It's National Week of Deaf People!
This week is our opportunity to celebrate the Deaf community, their culture, language and history.
For more information, check out their website here.
Several years back when I was returning from an overseas holiday, I had the most excruciating pain in my ears and head as we descended back into Sydney. Days earlier, I had developed a cold and didn't think much of it at the time. It wasn't until the pain struck me that I realized how bad flying can be when you are congested. Sometimes people develop pain in their ears during air travel because of an unequal pressure build up on either side of the eardrums. This is noticed most during takeoff and landing.
What is happening?
The middle ear (space behind the eardrum) is filled with air and connected to the nose through a channel called the Eustachian Tube. During flight, the air pressure in the sinuses and middle ear need to be equal with the cabin pressure inside the plane. As the plane ascends and descends, the pressure changes within the ear. If you have an ear infection or anything which causes a blockage in your Eustachian Tube, this restricts the ability for the middle ear to reach equilibrium, resulting in pain.
Things such as colds, allergies, ear or sinus infections can result in an inability to equalize the ears.
Although pain is the main symptom experienced, sometimes pressure change can cause tinnitus (“ringing” or “buzzing” sounds in the ears), vertigo (dizziness/imbalance) or hearing loss. In very severe cases, perforation of the eardrum may even occur.
What to do?
Typically, most medical professionals would recommend avoiding flying while you have any active infection to reduce your chances of complications and pain.
If flying is unavoidable, then there are several tips that may help:
⦁ Sucking on lollies: swallowing, yawning or chewing can assist in allowing air to flow up the Eustachian Tube more easily. Chewing gum can also help. For younger children and babies, feeding, drinking or giving them a dummy will encourage them to swallow.
⦁ Valsalva Manoeuvre: this technique can assist in equalizing the ears. Breathe in, then breathe out gently with your mouth closed and pinching your nose. By not allowing the air to escape, it’ll be pushed into the Eustachian Tube and you’ll feel your ears “pop” as air rushes in. This technique can be repeated whenever you feel any ear discomfort.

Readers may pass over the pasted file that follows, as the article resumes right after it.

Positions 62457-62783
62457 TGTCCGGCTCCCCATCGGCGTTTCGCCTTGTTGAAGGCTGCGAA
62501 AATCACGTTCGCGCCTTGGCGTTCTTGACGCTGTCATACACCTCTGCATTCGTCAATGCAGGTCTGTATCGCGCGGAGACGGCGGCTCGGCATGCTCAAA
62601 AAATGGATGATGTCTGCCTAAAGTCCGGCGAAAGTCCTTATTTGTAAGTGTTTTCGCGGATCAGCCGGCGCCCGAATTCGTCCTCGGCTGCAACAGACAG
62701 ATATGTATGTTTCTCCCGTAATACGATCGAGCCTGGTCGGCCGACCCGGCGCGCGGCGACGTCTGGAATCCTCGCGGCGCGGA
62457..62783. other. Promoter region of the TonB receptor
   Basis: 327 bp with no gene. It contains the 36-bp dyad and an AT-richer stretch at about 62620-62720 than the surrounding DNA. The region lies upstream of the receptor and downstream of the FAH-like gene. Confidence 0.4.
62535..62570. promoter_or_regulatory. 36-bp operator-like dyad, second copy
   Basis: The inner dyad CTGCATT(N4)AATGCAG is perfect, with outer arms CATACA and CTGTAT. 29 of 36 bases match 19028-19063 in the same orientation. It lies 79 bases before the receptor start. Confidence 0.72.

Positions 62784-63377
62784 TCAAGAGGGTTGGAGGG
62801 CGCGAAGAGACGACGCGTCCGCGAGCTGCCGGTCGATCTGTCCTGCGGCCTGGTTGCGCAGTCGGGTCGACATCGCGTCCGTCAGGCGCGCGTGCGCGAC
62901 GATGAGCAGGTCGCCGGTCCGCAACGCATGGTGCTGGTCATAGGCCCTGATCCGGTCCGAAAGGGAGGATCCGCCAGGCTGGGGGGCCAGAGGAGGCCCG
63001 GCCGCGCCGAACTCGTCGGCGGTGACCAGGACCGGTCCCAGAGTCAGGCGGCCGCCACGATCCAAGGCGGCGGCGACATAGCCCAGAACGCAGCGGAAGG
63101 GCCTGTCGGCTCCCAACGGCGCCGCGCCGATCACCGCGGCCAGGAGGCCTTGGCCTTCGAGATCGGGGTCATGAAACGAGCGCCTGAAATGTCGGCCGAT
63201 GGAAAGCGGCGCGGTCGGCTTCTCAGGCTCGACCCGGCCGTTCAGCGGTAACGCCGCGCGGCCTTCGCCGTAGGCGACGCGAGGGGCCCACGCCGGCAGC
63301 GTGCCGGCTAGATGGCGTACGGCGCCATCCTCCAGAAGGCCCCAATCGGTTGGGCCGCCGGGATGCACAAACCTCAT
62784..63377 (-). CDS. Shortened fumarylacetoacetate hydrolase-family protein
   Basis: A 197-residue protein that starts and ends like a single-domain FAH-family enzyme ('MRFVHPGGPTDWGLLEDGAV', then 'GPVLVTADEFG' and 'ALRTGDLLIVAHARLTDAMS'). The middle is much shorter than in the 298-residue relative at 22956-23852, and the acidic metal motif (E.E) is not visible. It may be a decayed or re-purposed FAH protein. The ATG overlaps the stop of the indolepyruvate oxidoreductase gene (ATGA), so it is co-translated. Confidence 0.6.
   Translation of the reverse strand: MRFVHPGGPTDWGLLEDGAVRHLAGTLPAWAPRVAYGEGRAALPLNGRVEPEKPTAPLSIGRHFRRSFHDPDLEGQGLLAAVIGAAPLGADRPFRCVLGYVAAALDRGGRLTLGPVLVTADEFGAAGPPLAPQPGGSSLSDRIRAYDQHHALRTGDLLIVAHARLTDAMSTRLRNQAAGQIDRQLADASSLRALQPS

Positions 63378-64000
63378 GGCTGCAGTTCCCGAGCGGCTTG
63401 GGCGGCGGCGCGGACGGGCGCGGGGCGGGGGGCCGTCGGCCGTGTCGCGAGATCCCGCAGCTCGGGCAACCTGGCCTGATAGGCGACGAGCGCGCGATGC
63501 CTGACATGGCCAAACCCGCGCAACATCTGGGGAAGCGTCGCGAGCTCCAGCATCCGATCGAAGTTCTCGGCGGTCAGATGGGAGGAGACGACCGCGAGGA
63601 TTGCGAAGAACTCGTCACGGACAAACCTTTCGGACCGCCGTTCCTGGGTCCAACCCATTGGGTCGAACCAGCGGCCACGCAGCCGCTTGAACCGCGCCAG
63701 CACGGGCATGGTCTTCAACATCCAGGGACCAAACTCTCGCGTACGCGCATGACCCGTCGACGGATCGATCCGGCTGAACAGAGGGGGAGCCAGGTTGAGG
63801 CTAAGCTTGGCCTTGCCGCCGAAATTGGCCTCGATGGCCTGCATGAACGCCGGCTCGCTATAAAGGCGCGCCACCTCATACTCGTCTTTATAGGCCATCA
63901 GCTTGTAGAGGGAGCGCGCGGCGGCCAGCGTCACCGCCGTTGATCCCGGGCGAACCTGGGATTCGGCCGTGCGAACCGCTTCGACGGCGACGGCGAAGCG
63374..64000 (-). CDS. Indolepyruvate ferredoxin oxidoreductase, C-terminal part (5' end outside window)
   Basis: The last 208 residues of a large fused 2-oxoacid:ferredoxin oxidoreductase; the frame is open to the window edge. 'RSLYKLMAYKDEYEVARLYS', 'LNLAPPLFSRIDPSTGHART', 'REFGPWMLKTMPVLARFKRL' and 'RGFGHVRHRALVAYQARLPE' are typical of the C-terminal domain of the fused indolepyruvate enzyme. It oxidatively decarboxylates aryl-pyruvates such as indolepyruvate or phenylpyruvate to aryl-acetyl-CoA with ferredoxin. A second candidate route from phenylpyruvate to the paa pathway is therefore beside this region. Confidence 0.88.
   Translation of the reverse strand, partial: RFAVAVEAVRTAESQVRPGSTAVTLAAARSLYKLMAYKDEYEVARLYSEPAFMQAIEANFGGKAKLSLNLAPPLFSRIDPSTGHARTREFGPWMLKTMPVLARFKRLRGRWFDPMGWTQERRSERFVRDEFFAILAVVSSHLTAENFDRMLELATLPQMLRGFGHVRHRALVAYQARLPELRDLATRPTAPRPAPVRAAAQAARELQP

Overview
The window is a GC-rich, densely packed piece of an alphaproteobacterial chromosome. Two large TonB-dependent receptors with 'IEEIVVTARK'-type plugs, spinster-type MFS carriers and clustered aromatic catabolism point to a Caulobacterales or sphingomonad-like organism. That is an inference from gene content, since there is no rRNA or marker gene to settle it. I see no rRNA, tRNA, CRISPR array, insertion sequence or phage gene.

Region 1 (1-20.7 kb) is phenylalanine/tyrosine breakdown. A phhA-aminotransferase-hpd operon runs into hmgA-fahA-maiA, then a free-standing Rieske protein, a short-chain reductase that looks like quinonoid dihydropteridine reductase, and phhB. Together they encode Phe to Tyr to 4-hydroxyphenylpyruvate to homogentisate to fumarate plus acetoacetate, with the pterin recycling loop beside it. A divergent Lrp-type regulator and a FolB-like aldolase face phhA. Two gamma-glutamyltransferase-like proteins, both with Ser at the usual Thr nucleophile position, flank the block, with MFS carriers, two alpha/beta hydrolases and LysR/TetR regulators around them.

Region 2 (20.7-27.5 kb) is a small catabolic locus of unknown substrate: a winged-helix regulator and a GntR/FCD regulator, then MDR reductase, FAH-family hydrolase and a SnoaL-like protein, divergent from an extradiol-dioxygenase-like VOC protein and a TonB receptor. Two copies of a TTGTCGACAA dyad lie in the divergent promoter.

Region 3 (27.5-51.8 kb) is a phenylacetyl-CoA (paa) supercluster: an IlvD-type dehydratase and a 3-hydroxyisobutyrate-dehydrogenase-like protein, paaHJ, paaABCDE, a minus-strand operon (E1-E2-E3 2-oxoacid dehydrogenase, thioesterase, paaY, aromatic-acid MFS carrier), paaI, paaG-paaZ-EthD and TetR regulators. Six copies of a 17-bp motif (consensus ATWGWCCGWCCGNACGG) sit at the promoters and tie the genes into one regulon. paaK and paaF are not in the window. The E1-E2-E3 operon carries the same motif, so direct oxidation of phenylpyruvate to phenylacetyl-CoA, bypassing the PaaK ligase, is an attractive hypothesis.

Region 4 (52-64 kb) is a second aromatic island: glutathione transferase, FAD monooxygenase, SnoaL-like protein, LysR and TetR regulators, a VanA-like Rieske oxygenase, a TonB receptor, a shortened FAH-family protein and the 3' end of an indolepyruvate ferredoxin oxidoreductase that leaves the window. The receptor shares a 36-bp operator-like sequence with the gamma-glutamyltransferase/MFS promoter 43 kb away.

⦁ Saline nasal sprays: can assist in keeping the nasal passages clear of mucus. By keeping the nasal passages clear, this may assist in keeping the Eustachian Tube clear.
⦁ Air pressure-regulating earplugs: can be purchased from pharmacies and at the airport. These slow the rate of air pressure change on the eardrums, reducing the chances of a build up in pressure.
⦁ Nasal balloons: these balloons can be blown up with your nose (blocking one nostril at a time and blowing through the other) and have been found to help relieve pain during flights and unblock ears. These can also be purchased from chemists.
⦁ Antihistamines: can be taken ahead of time to reduce the amount of mucus you make.
⦁ Decongestants: can assist in relieving the blockage by drying up the nose. Both oral medication and nasal sprays can assist.
⦁ Over-the-counter pain relievers: can help control discomfort.
For me, I think I'll have to pack some chewing gum next time I fly.
This information is strictly to be used as a guide only; please consult for doctor or other professional health care provider for specific medical advice regarding your situation.
While over at my sister-in-laws place, I noticed she had this lovely decorative potted plant with spiky leaves. A native of the Americas, the Yucca plant is favoured in many gardens around Sydney for it's bold, architectural shape. However, while fashionable in look, the Yucca plant has been known to cause ear (and eye) injuries due to its sword-shaped leaves.
Many gardeners are aware to protect their eyes when handling this plant, but some don't realize the potential damage which can be done to their ears by those thin leaves. As beautiful as this plant is, it has been known to cause eardrum perforations (1), vestibular (balance) symptoms and even permanent hearing loss (2). Although perforations can heal over with time or be fixed with surgery, damage further within the ear is not so easy to fix.
What should you do if you do have an ear injury? We recommend you seek medical help as soon as possible to ensure appropriate treatment is given and to reduce the risk of any further complications.
And a general gardening tip from us would be to not only protect your eyes, but also your ears when handling Yucca plants (and indeed, any spiky plant).
1. Talmi, Y. P., Wolf, M., Migirov, L., & Kronenberg, J. (2009). Ear trauma caused by a yucca plant leaf spine. ENT: Ear, Nose & Throat Journal.
2. Vartanyan, M., Orimoto, K., Dragovic, A. S., Crock, C., Dobson, M., & O'Leary, S. (2018). Garden terror—Case series of twenty‐eight serious ear injuries caused by yucca plants. Clinical Otolaryngology, 43(2), 749-753.